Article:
Â Â The inspector's smile deepened. "Impatient, are you?" he said, with a chuckle. "Don't fear, my lady, we will not keep you long."
Â Â The rest of my circle arrived as I answered a pointless set of rudimentary questions. Yes, I had two healers on site as the edict required. Yes, my raw materials were sourced from veche-accredited mining operations and handled by an experienced circle of lifters. I'd worked with them before. Six point circle, a high number for something as straightforward as carrying heavy rocks, but all in the name of safety.
Â Â Hardly seemed worth dragging an old family veche member all this way just to ask questions like this. Why were they really here?
Â Â From the corner of my eye I watched Volski organise the site. He spoke to each member of my circle, sent the healers to their usual corner to set up, and admitted a ragtag band of debris collectors. It was unusual for collectors to arrive so early. Debris was the waste created by all our pion manipulation. Our work on Grandeur would certainly produce a lot of it, but we hadn't even started binding so there was nothing for them to collect yet.
Â Â Finally, when the first slabs of raw stone started to arrive, I could make my excuses. I had a statue to build, after all.
Â Â "Yes, of course." The elderly inspector and his fellows withdrew to the fenced-in edges of the site, near the healers' small white tent. "We won't hold you up." But they didn't actually leave.
Â Â "You're staying?" I asked, before I could stop myself.
Â Â "Of course." Another of those Other-cursed smiles. "To watch you work. Wouldn't be much of an inspection if we didn't, now â would it?"
Â Â "I suppose not, my lord." I gave him a small bow, as his status in the veche deserved. "If you will excuse me."
Â Â Just what I needed.
Â Â I hurried over to my circle, where they stood in a tight knot in the centre of the site, and held up a hand to silence any questions before they could be asked.
Â Â "Veche inspection," I said. "Don't let it worry you." I clapped my hands together, forced a hopefully bright smile. "Let's get started."
Â Â The members of my circle spread out to surrounded the statue, evenly spaced, and began gathering pions. Across the site the tiny particles of light flared up again, fast and eager, in response.
Â Â I turned to Grandeur, and found myself grinning. Such enthusiasm was infectious. All around me it was building: bright lights and raw energy, swirling, coalescing in vast daisy chains around my circle, around me. Flashing, brilliant particles brushed against my skin, stirring the bonds inside my very body, linking us all together: the statue, the circle, the world. Me. I pushed down a sudden and unseemly need to laugh as the thrill of it tickled through me. Better than any food, better than passion, better â dare I say it? â than the syrupy black coffee with a dot of caramel cream Thada at
poured for me every morning.
Â Â This was me, the truest me. Tanyana Vladha. Pionbinder, architect, centre of a circle of nine and good â Other-damned good â at all of it.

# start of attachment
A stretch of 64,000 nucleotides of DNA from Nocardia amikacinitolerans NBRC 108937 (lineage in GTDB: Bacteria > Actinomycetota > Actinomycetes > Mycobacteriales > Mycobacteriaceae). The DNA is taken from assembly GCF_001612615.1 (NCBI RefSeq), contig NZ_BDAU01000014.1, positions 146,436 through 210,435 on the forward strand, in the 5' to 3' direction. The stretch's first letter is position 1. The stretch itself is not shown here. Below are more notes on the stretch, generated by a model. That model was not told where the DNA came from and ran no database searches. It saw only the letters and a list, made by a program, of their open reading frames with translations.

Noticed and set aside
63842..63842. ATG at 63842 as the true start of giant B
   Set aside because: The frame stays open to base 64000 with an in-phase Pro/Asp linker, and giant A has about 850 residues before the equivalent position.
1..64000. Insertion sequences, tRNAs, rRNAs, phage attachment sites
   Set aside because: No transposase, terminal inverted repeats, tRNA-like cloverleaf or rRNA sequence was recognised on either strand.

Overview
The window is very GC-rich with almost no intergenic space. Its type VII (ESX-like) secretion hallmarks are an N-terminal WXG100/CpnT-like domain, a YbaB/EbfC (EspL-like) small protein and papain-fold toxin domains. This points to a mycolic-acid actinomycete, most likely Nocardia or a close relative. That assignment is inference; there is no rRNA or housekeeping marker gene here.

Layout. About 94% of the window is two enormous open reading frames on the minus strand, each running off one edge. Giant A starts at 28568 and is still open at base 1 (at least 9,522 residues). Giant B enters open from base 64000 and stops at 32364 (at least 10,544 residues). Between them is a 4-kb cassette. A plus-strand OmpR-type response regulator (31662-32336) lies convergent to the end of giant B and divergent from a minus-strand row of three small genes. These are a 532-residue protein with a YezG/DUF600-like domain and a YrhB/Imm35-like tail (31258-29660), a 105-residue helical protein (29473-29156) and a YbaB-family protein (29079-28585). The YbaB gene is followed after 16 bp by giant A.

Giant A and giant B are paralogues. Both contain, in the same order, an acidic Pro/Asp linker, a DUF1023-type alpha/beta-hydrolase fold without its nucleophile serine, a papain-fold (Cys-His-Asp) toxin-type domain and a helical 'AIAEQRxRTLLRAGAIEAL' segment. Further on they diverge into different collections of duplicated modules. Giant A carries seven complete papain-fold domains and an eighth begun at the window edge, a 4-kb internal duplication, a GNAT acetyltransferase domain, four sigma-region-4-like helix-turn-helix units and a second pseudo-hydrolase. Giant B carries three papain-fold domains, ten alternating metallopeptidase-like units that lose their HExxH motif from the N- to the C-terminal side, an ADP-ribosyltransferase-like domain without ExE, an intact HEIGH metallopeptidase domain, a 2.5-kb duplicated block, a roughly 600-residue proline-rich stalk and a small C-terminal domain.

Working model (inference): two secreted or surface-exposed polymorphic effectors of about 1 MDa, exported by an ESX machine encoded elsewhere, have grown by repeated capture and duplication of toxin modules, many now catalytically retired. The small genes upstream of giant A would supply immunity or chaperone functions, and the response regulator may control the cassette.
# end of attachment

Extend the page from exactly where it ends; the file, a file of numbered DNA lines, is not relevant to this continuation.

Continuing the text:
Â Â "Help me up there," I whispered to the pions. They hardly needed convincing.
Â Â We fashioned stairs out of the very air. Tied thousands of tiny drops of water with miniscule fragments of sand, and ash, and whatever trace metals the pions could find, and froze them, then burned them, crushing them together until something like glass appeared. And we did this with every step I took, binding and rebinding, until I stood on the bones of Grandeur's incomplete palm, eight hundred feet high.
Â Â The tension of a site full of riled-up pions travelled through her steel beams and hardened glass tiles in a constant tremor. Nothing she couldn't handle, I was sure. I had designed and built her to be strong.
Â Â "Are you ready to begin, my lady?" Volski's pions carried his words to me, up a current of wispy blue lights that smelled of dust. Each member of my circle was different. Llada bullied hers along on a solid track of authoritarian purple. Tsana's touch was green, sharp as the eyes of a child.
Â Â "I am." The tiny bright particles couldn't speak, of course. Rather, they replicated the vibrations of my words, carrying and depositing them where instructed. I could ask them to shout across the whole of the site, if I wanted, but these words I kept for Volski alone, "Are the inspectors watching us, Vol?"
Â Â A pause. Either Volski was collecting his thoughts or â and, I thought, more likely â his pion stream was struggling to push its way through to me. The construction site was so full of light, countless different streams and loose particles attracted to us but not yet incorporated; a single thread could get tangled on its journey.
Â Â "Of course they are," he answered, finally. "You really don't know why they're here, my lady?"
Â Â "Vol." It took several attempts to get down to him. "Don't let it upset you." I opened up my pion thread and sent my words to everyone in my nine point circle. "Let's use this opportunity to show these so-called inspectors, and the veche, just how good we are."
Â Â The pions, at least, surged with agreement, even if I couldn't quite make out all of my circle's reply.
Â Â "If you say so, my lady," Volski said. Then, after another pause, "The first block is on its way to you now."
Â Â I stepped to the very edge of Grandeur's palm, lifted my arms, spread my hands wide and urged the circle on. They gave everything I could have asked for. Colours surged as the pions they had gathered travelled up their threads toward me, like blood through veins. From nine points spread out across the site below me, my pionbinders coaxed power from the world around them and sent it all up to me.